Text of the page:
New photos have emerged of a tribe deep in the Amazon that shuns contact with the modern world, and the photos bring a mix of good and bad news. On the hopeful side, the aerial images show that the small Yanomami community near the border of Brazil and Venezuela seems to be growing: A member of the advocate group Survival International tells the Guardian that the tribe's large communal structure has two more thatched panels than in previous years, suggesting additional families. But the bad news is that illegal gold miners are creeping closer to the community, a development that threatens its very existence given the risk of clashes or the spread of disease. One miners' camp is now only about 20 miles away, and activists are calling on the Brazilian government to crack down before it's too late, reports Fusion.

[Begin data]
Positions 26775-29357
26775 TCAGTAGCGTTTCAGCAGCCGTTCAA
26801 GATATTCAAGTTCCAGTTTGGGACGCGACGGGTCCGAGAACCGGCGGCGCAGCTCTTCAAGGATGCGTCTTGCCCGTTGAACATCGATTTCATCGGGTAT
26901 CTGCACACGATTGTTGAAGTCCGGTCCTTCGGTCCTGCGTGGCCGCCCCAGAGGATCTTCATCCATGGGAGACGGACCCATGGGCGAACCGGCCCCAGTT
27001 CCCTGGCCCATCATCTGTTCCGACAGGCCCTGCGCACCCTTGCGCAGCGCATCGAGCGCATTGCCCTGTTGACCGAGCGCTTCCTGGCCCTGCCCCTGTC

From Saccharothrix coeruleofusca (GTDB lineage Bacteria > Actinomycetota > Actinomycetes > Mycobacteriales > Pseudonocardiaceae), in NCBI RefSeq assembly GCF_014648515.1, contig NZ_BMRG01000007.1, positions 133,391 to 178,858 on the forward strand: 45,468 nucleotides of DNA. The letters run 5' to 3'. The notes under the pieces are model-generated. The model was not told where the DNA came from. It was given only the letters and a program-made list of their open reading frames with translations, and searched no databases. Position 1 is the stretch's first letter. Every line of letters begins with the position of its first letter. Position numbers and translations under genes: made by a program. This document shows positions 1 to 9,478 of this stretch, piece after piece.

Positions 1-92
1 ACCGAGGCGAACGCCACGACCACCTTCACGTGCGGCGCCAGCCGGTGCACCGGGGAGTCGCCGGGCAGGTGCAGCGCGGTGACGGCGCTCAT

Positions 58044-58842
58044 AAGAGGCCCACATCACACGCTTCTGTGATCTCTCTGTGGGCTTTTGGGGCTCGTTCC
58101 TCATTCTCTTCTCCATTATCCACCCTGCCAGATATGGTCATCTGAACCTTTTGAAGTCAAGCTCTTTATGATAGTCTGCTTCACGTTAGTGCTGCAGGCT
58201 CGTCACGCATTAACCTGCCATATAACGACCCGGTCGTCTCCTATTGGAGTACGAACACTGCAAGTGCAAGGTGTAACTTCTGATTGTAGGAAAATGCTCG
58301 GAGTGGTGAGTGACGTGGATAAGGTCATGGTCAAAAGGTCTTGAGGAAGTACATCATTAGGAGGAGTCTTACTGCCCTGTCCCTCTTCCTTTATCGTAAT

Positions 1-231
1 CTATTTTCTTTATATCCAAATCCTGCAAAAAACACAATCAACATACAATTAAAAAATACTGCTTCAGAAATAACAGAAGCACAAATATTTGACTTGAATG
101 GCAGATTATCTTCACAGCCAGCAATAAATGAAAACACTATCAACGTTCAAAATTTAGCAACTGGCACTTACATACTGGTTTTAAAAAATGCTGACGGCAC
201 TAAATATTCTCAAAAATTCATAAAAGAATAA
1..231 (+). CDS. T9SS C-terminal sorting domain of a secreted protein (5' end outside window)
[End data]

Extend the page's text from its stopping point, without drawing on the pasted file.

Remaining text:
"The place where the uncontacted Indians live, fish, hunt, and plant must be protected,” says Davi Kopenawa, an activist who belongs to another Yanomami group. Some of the Yanomami groups have contact with outsiders, but a handful don't, including the one in the new images, which has about 100 people. All the tribes live in the Yanomami indigenous territory, which is protected land, but activists say budget cuts in Brazil have allowed miners to encroach unimpeded. "They are like termites," says Kopenawa, per Survival International. "They keep coming back." The newly photographed community, called the Yanomami-Moxihatetema, has a large hunting range, making a potentially dangerous encounter with miners increasingly likely, says another Survival International researcher. (This American tracked down his mother living among a similar Amazon tribe.)